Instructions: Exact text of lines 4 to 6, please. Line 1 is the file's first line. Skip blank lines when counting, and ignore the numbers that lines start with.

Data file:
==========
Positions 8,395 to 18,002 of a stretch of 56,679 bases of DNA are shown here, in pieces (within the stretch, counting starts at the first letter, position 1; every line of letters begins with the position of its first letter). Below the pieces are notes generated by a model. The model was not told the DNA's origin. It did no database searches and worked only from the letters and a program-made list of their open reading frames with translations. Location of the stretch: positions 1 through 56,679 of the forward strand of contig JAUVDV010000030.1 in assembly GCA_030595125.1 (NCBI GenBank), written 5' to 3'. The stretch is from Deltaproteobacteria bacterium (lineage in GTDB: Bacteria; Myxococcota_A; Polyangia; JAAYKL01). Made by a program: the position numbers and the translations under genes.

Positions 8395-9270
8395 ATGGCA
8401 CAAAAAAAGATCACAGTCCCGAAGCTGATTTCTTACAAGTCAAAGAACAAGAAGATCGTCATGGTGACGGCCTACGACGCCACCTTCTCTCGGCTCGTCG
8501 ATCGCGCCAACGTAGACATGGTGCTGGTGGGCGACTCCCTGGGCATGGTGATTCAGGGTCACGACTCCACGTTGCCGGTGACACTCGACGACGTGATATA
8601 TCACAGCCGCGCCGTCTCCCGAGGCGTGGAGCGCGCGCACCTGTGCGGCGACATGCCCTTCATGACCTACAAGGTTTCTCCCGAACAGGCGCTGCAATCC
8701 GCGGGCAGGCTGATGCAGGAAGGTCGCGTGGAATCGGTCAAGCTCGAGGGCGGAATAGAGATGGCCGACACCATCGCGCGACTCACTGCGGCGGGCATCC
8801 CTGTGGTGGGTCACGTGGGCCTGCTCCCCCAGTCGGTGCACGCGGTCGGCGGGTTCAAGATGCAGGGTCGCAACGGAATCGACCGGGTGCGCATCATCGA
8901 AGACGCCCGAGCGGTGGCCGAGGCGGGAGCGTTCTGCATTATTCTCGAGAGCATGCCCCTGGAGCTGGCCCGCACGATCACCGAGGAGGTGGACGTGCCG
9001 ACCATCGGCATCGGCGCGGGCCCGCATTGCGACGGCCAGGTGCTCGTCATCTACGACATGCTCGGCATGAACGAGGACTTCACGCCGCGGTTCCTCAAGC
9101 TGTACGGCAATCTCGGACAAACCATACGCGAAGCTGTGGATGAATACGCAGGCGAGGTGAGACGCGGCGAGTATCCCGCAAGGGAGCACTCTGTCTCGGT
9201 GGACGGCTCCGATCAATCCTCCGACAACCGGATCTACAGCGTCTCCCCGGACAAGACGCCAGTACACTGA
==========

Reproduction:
8401 CAAAAAAAGATCACAGTCCCGAAGCTGATTTCTTACAAGTCAAAGAACAAGAAGATCGTCATGGTGACGGCCTACGACGCCACCTTCTCTCGGCTCGTCG
8501 ATCGCGCCAACGTAGACATGGTGCTGGTGGGCGACTCCCTGGGCATGGTGATTCAGGGTCACGACTCCACGTTGCCGGTGACACTCGACGACGTGATATA
8601 TCACAGCCGCGCCGTCTCCCGAGGCGTGGAGCGCGCGCACCTGTGCGGCGACATGCCCTTCATGACCTACAAGGTTTCTCCCGAACAGGCGCTGCAATCC